In a business environment defined by ever increasing competition and technological evolution, some of the world’s most sophisticated companies are repeatedly turning to Weil to defend and protect their vital trade secrets and business practices.
We utilize our global footprint to partner with clients on complex trade secrets issues regardless of the nature of the transaction, venue for the litigation, or headquarters of the client. Importantly, we have an established presence in the traditional “hotbeds” where trade secrets and related IP and employment issues are frequently litigated, including California, New York, and Texas. This presence allows us to efficiently handle the most complex, multi-jurisdictional disputes.
In addition to our experience handling significant trade secrets disputes in the courtroom, Weil also has experience conducting internal investigations and pre-litigation counseling to top-tier companies. Weil is regularly retained to provide pre-dispute counseling with respect to novel or other “first-of-kind” issues that often need to be addressed completely, discreetly and expeditiously, whether working for a potential claimant or potential defendant. We regularly advise, counsel, and train clients with respect to issues relating to non-compete, non-solicitation, and confidentiality agreements and trade secret protection.
HBC retained Weil in 2015 when HBC was hiring a new Chief Information Officer, Janet Schalk, who had a non-compete agreement with her prior employer, Kohl’s Department Stores. Weil counseled HBC with respect to the hiring of Ms. Schalk, noting that her non-compete agreement with Kohl’s was overbroad and likely unenforceable. When Kohl’s filed a complaint against Ms. Schalk in Wisconsin state court seeking to enforce the non-compete, Weil then led the litigation defense. In this action, Kohl’s moved for a temporary injunction to block Ms. Schalk from commencing employment with HBC, but after a two-day evidentiary hearing, the judge denied Kohl’s motion based on his finding that Kohl’s failed to show a reasonable probability of success on the merits. Specifically, the judge found that Kohl’s failed to demonstrate that the restriction on Ms. Schalk was reasonably necessary for the protection of Kohl’s business interests. Ms. Schalk, following the court’s denial of Kohl’s motion, has commenced employment as the new CIO of HBC. The plaintiff subsequently dropped the case entirely.
Weil is representing Perella Weinberg Partners (PWP), one of the most prestigious financial services boutiques on Wall Street, in litigation against three former partners and one former managing director in PWP’s Financial Restructuring Group. PWP terminated the former partners’ and managing director’s tenure for Cause after discovering that they had been conspiring to lift out PWP’s Restructuring Group to a new competing firm they were secretly forming, in breach of their contractual non-solicitation obligations and fiduciary duties to PWP. As a result of the terminations for Cause, the partners forfeited all of their PWP equity and deferred compensation, which they claim is worth in excess of $80 million. PWP filed suit against the former partners and managing director in New York State Supreme Court, seeking a declaration that the contractual non-solicitation covenants to which they were subject were valid and enforceable and PWP properly terminated them for Cause for violating those covenants, and asserting a variety of other claims. The defendant former employees filed counterclaims against PWP and certain PWP partners, seeking a declaration that the non-solicitation covenants in defendants’ partnership or employment agreements were void and defendants’ terminations for Cause were invalid.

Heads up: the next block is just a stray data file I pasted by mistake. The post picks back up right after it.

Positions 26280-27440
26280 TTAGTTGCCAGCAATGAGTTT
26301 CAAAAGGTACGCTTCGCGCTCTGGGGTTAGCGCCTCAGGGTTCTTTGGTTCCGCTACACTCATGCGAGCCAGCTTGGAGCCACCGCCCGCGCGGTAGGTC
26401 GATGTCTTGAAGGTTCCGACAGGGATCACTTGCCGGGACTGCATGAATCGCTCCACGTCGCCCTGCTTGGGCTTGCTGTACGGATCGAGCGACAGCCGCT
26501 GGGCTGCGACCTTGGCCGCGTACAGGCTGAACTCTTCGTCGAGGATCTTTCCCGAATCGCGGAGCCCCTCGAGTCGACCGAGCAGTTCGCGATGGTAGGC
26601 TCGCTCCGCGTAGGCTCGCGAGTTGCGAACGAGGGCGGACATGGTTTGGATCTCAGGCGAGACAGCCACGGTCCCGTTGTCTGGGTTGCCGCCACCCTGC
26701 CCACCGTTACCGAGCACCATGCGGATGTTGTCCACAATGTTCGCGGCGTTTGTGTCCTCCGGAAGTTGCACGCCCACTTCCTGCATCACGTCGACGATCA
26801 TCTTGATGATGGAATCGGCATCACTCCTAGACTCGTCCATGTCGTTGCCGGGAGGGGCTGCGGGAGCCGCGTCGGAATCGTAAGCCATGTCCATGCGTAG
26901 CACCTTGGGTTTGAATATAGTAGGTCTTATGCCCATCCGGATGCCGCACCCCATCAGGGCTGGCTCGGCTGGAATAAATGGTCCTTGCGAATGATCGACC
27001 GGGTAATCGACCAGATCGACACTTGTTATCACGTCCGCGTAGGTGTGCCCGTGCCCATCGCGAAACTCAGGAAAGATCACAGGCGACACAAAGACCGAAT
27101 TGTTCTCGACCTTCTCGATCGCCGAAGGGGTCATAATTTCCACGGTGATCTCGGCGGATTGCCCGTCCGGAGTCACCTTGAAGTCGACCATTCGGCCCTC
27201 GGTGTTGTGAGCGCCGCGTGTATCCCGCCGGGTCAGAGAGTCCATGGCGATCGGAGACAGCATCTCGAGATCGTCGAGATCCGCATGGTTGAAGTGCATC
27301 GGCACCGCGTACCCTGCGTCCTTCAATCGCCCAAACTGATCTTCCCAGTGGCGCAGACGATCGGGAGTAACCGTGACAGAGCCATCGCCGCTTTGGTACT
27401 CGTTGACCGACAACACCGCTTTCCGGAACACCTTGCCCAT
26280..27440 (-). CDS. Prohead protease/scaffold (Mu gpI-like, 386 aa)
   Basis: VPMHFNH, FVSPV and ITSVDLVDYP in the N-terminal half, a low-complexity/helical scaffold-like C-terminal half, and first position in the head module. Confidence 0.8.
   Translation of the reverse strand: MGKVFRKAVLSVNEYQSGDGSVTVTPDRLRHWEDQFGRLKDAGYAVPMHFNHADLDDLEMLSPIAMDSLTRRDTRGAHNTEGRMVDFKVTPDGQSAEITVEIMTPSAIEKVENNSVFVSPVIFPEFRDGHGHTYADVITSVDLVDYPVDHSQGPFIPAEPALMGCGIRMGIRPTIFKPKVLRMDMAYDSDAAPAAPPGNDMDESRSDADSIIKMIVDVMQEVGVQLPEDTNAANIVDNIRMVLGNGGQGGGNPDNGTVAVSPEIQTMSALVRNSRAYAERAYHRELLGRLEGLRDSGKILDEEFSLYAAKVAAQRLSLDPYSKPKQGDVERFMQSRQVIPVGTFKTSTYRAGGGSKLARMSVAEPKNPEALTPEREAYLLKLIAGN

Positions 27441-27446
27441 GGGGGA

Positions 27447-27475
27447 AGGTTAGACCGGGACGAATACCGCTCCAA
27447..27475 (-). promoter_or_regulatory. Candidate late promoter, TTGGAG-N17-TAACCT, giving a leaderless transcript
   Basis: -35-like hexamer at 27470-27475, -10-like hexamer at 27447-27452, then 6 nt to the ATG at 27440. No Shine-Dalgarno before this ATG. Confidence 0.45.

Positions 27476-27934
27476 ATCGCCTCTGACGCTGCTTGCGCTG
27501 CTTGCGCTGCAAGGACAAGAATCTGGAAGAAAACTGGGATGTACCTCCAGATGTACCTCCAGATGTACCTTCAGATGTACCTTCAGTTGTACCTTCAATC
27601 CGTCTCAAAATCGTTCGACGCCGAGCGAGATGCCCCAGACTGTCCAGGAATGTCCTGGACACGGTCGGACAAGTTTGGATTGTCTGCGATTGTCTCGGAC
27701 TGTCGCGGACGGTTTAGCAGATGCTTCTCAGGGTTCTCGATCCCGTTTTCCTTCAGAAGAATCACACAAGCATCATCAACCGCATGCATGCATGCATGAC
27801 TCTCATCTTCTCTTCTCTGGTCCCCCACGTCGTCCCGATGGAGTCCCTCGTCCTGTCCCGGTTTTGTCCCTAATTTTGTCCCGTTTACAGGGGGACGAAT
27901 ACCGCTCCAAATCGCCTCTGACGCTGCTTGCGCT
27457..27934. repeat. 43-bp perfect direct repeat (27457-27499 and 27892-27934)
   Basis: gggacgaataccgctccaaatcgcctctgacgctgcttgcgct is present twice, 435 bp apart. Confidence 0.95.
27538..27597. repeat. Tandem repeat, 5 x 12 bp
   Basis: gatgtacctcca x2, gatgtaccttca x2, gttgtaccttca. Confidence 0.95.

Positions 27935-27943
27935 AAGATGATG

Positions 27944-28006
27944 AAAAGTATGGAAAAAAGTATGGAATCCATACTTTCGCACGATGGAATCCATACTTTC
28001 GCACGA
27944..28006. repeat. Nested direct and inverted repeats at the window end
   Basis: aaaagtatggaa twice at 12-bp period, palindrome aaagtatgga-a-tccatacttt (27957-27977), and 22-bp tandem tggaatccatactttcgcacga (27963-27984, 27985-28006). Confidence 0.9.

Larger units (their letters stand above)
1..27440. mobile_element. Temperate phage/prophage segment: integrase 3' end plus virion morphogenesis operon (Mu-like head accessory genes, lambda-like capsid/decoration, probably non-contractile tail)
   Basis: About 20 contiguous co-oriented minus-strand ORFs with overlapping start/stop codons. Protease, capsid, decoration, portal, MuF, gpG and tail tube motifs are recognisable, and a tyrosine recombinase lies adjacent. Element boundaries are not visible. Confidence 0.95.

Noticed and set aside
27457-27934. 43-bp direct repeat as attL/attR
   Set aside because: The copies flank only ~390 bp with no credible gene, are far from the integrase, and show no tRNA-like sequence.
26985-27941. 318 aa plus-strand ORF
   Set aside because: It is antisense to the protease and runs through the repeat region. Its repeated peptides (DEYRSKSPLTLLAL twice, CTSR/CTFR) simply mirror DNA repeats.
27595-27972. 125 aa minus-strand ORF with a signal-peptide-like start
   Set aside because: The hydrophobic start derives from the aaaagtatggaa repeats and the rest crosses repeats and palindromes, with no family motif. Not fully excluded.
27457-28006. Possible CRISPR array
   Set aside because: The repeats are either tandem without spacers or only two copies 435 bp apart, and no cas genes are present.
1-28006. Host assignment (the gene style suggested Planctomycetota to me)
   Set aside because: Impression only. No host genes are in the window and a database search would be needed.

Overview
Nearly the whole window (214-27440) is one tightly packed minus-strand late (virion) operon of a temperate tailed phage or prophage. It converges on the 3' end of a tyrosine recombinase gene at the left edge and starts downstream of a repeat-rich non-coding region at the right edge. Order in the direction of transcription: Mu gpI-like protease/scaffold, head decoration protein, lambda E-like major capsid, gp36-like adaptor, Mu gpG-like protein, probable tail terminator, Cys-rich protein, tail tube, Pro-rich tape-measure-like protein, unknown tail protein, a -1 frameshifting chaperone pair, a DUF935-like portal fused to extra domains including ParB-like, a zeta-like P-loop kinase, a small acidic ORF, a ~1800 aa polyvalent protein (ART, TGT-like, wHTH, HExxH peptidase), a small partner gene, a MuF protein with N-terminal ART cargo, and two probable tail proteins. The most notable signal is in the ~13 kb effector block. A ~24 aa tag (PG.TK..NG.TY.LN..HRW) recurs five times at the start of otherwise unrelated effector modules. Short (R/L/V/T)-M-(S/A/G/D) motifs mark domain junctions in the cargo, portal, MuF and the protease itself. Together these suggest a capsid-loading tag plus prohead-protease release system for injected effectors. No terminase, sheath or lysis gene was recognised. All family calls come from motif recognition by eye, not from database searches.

Separately, we also brought a successful action in Minnesota state court against one of UHG’s former high-level employees who violated his post-employment restrictive obligations and began work for a competitor in a comparable position, seeking, among other relief, a temporary restraining order and preliminary injunction. After UHG successfully obtained a temporary restraining order, it resolved the matter with the former UHG employee on highly favorable terms.
Weil represented WoodSpring Hotels, an extended stay hotel company, in connection with litigation commenced in Kansas by industry competitor Extended Stay America hotels (ESA) against WoodSpring, WoodSpring’s former Vice President of Sales, and a former IT consultant of both WoodSpring and ESA. ESA brought eleven claims against the defendants, alleging misappropriation and use of ESA’s confidential information and trade secrets, which it claimed occurred with the knowledge and acquiescence of certain members of WoodSpring management.
Weil developed a strategy to immediately turn over all materials, and focused our efforts on developing a model that showed the potential impact on ESA to be far more limited than they had suggested. Weil successfully negotiated ESA’s withdrawal of its motions for expedited discovery and preliminary injunction at the outset of the case, allowing the parties to avoid costly and rigorous discovery. After a successful mediation, the parties reached a quick settlement despite the challenging and complex set of facts. A consent judgment and permanent injunction were entered by the court in July 2017.
Weil’s Restrictive Covenant and Trade Secrets practice is consistently recognized among the top 10 in the United States.”
Legal 500 US 2018